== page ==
They become so identified with a particular period in the reader’s life that re-reading them later can be a disconcerting. The stories we have always told ourselves give meaning to our vii . and which have gone a little farther down our particular path than we have yet got ourselves’. Other books have a greater life-changing impact when read at one age than they do when read at another. Novels can be much more than just entertainment – engaging narratives with which to while away some of life’s idler moments. And. ‘the only books that influence us are those for which we are ready.M. for example.’ Her advice to readers (‘Don’t read a book out of its right time for you’) remains valid. as Doris Lessing says in her introduction to a 1971 edition of her novel The Golden Notebook (a book which has its own place in this guide). even disillusioning. Forster once wrote that. like Helen Keller. Both have their place in a guide to life-changing literature. This guide includes a significant number of titles which fall into this category. Very often emotional truths can be better conveyed through stories than they can by any other means. ‘Remember that the book which bores you when you are twenty or thirty will open doors for you when you are forty or fifty — and vice versa. Some novels read in adolescence (Salinger’s The Catcher in the Rye. Those who feel themselves alienated from the world can take heart from reading about the lives of those. who have triumphed over the most extraordinary odds.INTRODUCTION Nelson Mandela and Malcolm X. E. experience. or Kerouac’s On the Road) can fundamentally alter the way in which the reader views the world. Books that make us look at the world anew can be either fiction or nonfiction. Women can reassess society and their own position in it after reading books like The Female Eunuch or The Beauty Myth. Yet adolescence is not the only age at which certain books are likely to have their most profound effect.
Some are the work of people who are household names. others a demanding and challenging intellectual argument. Some present a simple and direct message to their readers.100 MUST-READ LIFE-CHANGING BOOKS lives and help to draw us out of the narrow sphere of self into a more active engagement with others. There are other titles (Jean Giono’s The Man Who Planted Trees. some in the last 20 years. There are masterpieces of spiritual insight. they should be. I have tried to make the selection of 100 books in this guide as interesting and varied as I could. It should come as no surprise to learn that about a third of the titles in 100 Must-Read Life-Changing Books will be found on the Fiction shelves in any bookshop or library. perhaps. for example) which may not have quite the viii . There are memoirs of remarkable people which can inspire new ways of seeing our own lives.000 years ago. Other entries in the guide introduce the works of psychologists whose writings reinterpret human nature. which can re-adjust one’s sense of the human and the divine and the relationship between them. and books by distinguished scientists which explain for non-scientists the often dizzying ideas about the nature of the universe and about ourselves which modern physics and biology have revealed. There were titles which it was very difficult to ignore. The two-thirds of titles in the guide that are non-fiction can be further sub-divided into a number of smaller categories. others by writers who are less well-known than. It would be difficult to argue with the sheer statistics of numbers of copies sold and claim that books like Paulo Coelho’s The Alchemist and Richard Bach’s Jonathan Livingston Seagull do not deserve their places in a guide to life-changing books. self-help authors who can open up new paths through life for people in trouble and commentators whose wisdom and understanding make us look again at the kind of society we have created. Some were written more than 2.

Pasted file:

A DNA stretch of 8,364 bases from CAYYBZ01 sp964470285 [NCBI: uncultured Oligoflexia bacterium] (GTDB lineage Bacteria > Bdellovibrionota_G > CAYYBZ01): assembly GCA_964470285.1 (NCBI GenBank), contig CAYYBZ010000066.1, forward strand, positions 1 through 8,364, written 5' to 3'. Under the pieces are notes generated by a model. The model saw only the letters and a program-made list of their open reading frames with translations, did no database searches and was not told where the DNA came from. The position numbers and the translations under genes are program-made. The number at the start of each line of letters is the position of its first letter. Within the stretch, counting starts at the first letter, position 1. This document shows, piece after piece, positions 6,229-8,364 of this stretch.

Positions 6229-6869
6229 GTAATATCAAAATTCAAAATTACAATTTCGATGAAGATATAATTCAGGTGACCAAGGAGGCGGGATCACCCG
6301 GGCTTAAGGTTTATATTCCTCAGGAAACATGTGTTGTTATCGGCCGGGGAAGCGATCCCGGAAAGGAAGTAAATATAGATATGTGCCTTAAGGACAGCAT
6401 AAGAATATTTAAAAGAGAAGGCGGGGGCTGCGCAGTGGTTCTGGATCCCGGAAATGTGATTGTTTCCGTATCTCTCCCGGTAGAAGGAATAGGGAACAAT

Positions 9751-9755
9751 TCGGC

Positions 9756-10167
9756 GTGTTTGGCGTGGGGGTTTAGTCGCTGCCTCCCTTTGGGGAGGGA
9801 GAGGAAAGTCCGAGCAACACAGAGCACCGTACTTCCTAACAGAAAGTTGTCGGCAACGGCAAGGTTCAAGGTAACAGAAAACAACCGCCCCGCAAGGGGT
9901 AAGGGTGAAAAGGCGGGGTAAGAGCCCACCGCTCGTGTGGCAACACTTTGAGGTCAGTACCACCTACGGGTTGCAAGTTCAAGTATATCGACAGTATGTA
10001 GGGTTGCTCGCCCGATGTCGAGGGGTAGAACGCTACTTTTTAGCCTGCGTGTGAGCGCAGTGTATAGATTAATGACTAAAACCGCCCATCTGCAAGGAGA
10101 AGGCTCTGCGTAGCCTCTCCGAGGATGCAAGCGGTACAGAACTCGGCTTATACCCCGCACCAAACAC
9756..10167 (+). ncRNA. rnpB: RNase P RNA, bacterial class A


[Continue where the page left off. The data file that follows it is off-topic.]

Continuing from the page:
Any reading guide which includes books by J. I return to the point I made in the first paragraph of this introduction. the ways in which books change lives are multifarious and the titles in 100 Must-Read LifeChanging Books have been selected in order to reflect this fact. books about the Holocaust (Primo Levi’s If This Is a Man or Elie Wiesel’s Night) or Stalinist terror (Nadezhda Mandelstam’s Hope Against Hope) can be the ones which alter readers’ views of life the most. I believe that every single one of the 100 titles I have chosen for this guide can be placed in the category of ‘life-changing’ books.INTRODUCTION fame that others do but which. There is sometimes an assumption that. Tolkien is going to be wide-ranging. Stephen Hawking and J. a false one. Rowling and Germaine Greer. I hope that it will also prove inspirational enough to send readers off in search of books that they might not otherwise have read. have a message for readers just as important. A significant number of the books in this guide have as their subject matter some of the worst events in human history. It is an assumption on which many a career in writing self-help and business books has been built but it is. ix .K. I think. paradoxically. Perhaps it is only through facing up to the suffering and wretchedness in the world that people can come to appreciate the best that it has to offer. Richard Dawkins and Mahatma Gandhi.R. However. whatever else it is. the books that we read should be relentlessly upbeat and optimistic. Yet. We cannot change ourselves or our lives in any meaningful way by pretending that the world is other than it is or that terrible things do not happen in it.R. And – who knows? – perhaps some of those readers will find their lives changed. if we want to change our lives for the better. Books that change lives inarguably exist. I would argue.